Another new post appearing in the top ten this year explains how to develop winning marketing plans – not just for your business, but for your career too!
We all have to define our plans each year and get them approved by top management. This article discusses the 9 most commonly asked questions of executives and how you should answer them so they are not only satisfied by your replies, but impressed too. The questions are:
- Who are our brand’s customers?
- How much are our customers worth to us?
- What’s the return on our marketing budget?
- How much will we sell and what market share can we expect this year?
- What do our innovation plans for the brand look like?
- What do we know about our carbon footprint?
- How’s the competition doing?
- How’s our distribution these days?
Now you might be wondering where #9. is; well I leave you to check out the post to see, as it might surprise you.
A new entry in the top 10 this year, coming straight in at #6. The post shares five rules to follow to succeed taking a local brand to regional or global success. These include:
- Understanding the market and how it’s changing. Even if you are rolling out to geographically adjacent countries, the trends are not always the same, so it’s worth checking rather than assuming they’re similar.
- Understand the customer’s perspectives. The brand has a certain image which may be less relevant in your new target marketplace. Make sure you understand which elements are worth supporting and which others you should ignore. You may also find there are new elements of your brand that will appeal to your new market’s customers.
- Following on from the above, using Maslow’s hierarchy of needs to understand what solution you are proposing to your new market and then base your brand on a relevant human truth.
- If you have taken advantage of heritage or country image in your local market, check whether or not they are relevant in the new country. Associations of French beauty or fashion, German automobiles or Italian food should be useable in many countries, but other categories may have local specificities not relevant outside their territory.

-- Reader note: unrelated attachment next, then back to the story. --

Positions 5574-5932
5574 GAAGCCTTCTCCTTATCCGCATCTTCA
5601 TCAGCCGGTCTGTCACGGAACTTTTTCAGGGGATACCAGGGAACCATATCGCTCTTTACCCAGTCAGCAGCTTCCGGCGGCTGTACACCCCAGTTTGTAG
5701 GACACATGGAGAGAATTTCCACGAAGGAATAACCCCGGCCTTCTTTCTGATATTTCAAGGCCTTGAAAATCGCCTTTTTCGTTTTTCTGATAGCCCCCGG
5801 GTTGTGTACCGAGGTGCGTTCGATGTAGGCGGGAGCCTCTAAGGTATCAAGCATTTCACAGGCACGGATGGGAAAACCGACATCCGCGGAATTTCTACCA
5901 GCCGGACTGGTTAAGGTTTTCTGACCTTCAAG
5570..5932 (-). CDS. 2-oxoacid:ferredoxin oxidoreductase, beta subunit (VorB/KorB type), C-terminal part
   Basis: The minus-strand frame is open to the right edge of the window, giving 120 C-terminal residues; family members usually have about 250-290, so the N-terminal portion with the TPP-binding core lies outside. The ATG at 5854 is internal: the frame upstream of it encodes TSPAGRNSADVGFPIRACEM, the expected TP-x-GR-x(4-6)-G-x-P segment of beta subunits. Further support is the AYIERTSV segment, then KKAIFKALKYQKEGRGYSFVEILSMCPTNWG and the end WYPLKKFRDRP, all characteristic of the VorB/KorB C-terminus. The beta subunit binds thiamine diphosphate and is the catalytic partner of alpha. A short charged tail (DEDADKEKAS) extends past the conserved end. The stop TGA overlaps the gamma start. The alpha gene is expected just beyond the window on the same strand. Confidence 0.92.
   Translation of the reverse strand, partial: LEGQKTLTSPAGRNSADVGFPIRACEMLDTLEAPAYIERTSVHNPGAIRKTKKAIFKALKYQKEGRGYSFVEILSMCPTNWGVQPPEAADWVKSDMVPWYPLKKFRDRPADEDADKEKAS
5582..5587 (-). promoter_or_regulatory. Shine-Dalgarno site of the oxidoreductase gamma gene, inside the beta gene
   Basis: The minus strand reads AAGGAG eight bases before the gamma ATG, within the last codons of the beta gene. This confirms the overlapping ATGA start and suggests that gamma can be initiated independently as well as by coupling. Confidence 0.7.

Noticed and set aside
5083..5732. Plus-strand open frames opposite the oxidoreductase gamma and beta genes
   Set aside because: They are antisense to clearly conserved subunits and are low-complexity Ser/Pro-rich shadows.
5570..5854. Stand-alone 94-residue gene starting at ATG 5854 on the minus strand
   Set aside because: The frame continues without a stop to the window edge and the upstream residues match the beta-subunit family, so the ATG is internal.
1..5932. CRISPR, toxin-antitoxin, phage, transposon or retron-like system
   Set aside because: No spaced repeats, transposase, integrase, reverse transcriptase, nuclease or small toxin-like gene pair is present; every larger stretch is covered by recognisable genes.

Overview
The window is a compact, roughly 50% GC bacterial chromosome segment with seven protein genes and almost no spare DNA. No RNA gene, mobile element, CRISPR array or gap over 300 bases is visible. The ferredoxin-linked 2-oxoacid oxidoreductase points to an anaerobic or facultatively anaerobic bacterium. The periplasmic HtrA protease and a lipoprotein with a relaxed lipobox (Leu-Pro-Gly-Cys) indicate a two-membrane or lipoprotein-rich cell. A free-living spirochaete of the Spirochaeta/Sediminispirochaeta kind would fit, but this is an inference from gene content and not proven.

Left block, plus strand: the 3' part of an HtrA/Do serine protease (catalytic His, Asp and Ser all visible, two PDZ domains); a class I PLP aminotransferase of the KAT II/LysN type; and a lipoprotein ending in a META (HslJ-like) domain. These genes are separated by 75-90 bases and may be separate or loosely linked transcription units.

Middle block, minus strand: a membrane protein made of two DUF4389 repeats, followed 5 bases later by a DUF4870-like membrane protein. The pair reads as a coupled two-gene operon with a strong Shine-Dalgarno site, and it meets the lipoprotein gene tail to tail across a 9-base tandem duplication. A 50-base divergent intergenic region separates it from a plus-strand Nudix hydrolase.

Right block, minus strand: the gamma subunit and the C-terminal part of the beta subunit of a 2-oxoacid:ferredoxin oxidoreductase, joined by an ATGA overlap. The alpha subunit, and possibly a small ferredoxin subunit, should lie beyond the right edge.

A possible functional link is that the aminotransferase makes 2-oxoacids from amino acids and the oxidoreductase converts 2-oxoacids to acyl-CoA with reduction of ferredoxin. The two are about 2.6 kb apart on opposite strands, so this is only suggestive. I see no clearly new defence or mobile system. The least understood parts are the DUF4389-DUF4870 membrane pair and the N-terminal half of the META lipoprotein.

- Finally the category and how the products are used may vary widely by market. Never assume your new customers will use your brand in the same way.
As you can see, the recommendation on all points is to take time understanding the customers in your target market before rolling out. It is only when you have understood their similarities and differences can you decide whether or not your brand is likely to find success in the new country. Never fall into the trap of geographical proximity being a guarantee of similarity. These days it’s rarely the case.
Another evergreen entry in the top ten, down one place at #7, this post highlights some of the errors marketers make when wanting to expand their brands.
It concludes with 5 ideas to improve your brand portfolio management:
- If you offer a vast choice of variants, consumers could get analysis paralysis and end up walking out of the store without buying anything.
- Manage the corporate brand just like your other brands, especially if it appears prominently on packaging or communications.
- Ruthlessly cut the bottom 20% or your brand or service offerings. If you want to keep any of them, then you must have a good reason – such as that it’s a recent launch – and a planned budget to actively support them.
- Innovate less but bigger, bolder and better. Be more targeted with each innovation and include your consumers in their development.
- Be realistic in your distribution targets. Know what will sell where and why. Not only are you more likely to keep your share, but you’ll also make friends with your retailers.
This post has jumped from position #18 to #8 this year, which suggests an increased interest in customer centricity – which I am ecstatic about.